There are few things more frustrating than being a highly skilled, employable citizen, yet unable to secure a stable job.
But for many miners in our area, that’s the harsh reality.
Especially with the downturn of coal which not only threatens mining jobs, but has eliminated them in many cases.
But some former miners aren’t taking the economic news lying down.
Many are re-establishing themselves in other vocations.
And thanks to re-training programs offered by area community colleges, they’re receiving help in doing so.
They’re busy preparing themselves in fields that are in high demand.
Representatives from UMWA Career Center and Bridgemont Community and Technical College were even helping interested citizens in filling out an enrollment application for their programs this week.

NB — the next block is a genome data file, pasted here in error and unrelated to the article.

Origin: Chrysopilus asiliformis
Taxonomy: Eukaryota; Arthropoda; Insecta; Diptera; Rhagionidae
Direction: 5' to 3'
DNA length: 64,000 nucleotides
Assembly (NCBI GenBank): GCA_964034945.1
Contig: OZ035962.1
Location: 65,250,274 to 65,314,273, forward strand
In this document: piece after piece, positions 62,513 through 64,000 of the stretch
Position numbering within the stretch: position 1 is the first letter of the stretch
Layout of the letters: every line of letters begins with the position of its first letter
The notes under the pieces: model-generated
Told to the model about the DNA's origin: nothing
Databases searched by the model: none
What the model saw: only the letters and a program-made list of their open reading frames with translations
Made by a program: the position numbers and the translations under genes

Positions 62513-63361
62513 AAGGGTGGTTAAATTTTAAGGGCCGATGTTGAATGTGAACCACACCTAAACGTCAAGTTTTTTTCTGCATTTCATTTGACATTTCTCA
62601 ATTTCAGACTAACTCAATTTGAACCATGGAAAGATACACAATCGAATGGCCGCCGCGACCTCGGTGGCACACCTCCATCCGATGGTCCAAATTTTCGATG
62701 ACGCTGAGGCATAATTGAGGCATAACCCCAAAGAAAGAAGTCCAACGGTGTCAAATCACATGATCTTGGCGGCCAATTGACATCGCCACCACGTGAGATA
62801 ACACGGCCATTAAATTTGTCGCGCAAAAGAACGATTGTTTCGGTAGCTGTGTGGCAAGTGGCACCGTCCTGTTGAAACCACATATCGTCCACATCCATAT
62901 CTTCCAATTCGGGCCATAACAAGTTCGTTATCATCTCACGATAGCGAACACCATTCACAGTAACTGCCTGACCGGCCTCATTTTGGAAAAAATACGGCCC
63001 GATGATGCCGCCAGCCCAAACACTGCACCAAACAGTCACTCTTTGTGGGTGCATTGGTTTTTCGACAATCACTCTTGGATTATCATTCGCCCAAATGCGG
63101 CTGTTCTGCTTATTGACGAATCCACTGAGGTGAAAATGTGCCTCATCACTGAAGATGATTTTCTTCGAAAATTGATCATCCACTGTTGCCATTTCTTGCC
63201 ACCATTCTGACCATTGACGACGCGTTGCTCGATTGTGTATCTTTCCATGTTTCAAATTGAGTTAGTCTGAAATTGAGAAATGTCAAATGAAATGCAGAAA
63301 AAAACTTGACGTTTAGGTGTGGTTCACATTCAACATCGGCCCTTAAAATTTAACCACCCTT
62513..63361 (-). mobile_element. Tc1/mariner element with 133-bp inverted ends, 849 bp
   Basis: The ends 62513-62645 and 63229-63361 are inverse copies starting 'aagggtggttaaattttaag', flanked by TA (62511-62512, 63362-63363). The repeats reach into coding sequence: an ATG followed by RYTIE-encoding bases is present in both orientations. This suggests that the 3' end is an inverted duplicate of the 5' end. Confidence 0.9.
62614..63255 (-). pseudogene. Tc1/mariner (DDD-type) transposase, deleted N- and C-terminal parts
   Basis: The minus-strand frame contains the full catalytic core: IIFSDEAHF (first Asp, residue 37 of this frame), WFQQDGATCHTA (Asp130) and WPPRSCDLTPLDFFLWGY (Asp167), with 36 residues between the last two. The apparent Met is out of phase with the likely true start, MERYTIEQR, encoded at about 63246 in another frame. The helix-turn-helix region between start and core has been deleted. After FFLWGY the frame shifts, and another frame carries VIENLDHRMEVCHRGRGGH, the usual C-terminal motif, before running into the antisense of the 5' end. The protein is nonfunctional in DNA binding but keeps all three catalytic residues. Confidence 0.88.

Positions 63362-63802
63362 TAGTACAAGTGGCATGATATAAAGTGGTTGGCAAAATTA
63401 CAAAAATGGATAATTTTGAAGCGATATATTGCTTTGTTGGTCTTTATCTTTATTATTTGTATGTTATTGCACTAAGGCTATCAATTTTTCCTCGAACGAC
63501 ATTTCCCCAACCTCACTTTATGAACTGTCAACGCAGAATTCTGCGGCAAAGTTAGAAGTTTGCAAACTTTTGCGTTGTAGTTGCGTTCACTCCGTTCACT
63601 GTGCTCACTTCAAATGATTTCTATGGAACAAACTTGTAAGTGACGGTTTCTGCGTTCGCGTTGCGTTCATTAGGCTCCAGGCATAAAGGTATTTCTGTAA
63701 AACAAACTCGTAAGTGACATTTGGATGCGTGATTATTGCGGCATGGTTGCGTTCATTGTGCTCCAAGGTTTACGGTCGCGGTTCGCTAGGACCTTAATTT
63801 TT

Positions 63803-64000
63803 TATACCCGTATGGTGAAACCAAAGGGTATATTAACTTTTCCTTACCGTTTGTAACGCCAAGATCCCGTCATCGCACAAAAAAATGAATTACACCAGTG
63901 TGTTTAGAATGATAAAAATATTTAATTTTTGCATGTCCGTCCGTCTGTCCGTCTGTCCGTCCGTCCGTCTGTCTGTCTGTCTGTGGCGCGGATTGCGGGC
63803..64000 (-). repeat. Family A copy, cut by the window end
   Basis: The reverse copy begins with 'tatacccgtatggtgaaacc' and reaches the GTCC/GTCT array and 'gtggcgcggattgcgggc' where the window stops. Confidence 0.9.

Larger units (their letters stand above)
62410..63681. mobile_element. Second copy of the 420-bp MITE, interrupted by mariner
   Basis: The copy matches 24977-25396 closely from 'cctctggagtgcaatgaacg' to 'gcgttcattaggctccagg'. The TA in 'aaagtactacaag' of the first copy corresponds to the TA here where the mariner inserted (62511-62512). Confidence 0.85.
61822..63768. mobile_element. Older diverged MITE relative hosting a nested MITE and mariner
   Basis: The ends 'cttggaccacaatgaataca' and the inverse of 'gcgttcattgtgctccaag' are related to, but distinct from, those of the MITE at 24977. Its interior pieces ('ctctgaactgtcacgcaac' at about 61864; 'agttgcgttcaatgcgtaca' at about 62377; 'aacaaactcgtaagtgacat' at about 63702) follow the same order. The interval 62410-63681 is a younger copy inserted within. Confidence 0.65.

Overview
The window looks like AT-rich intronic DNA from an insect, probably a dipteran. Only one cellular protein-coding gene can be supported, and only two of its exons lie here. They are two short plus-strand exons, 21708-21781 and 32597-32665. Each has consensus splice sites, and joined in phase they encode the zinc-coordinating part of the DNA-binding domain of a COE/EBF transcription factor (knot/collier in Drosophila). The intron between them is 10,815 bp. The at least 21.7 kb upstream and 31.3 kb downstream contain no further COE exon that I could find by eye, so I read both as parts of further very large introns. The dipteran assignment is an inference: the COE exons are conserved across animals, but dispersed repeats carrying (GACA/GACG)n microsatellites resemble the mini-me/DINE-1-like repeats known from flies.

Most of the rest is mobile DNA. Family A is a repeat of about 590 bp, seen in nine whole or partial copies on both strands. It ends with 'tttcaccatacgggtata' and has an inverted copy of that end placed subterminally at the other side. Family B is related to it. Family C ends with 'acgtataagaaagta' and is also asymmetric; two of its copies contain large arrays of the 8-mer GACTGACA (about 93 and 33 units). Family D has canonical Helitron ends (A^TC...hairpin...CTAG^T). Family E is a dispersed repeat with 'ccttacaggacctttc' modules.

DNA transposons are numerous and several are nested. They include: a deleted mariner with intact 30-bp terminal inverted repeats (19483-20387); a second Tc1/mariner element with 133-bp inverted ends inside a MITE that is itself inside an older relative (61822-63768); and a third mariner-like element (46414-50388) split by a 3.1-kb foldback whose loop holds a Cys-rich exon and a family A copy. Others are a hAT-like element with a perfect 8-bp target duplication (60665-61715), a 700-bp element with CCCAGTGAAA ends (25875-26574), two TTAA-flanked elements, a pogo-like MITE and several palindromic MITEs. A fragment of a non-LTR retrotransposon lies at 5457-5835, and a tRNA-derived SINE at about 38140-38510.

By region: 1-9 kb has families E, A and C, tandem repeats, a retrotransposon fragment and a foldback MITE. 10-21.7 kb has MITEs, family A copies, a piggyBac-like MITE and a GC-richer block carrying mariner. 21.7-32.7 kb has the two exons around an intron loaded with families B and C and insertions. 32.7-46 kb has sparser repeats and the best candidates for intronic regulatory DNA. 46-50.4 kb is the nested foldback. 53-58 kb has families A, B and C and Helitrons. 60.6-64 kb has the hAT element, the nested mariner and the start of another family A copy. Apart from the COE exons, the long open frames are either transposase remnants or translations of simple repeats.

New River Community and Technical College is also offering programs of interest.
“A coal miner is resourceful,” Brett Dillon, director of the UMWA Career Center, told a Register-Herald reporter. “The older ones think it’s all they can do, but if you sit down and talk to them, you’ll be amazed what kind of transferable skills they have.”
There is no question that miners are people of great resolve. That’s why we feel that they’ll be very successful in their transition.
With an estimated 3,000 miners laid off in the past 12 months, these programs are of vital importance.
Our state’s — even our nation’s economies are changing.
Community colleges have always been able to adapt to the needs of their respective areas.
That’s what is going on here.
Miners who were laid off after March 1, 2012, and received a Worker Adjustment and Retrainment Notification (WARN) are eligible. Spouses and adult dependents of miners may also apply.
We applaud the institutions that have responded to the needs of our citizens with “workable” solutions.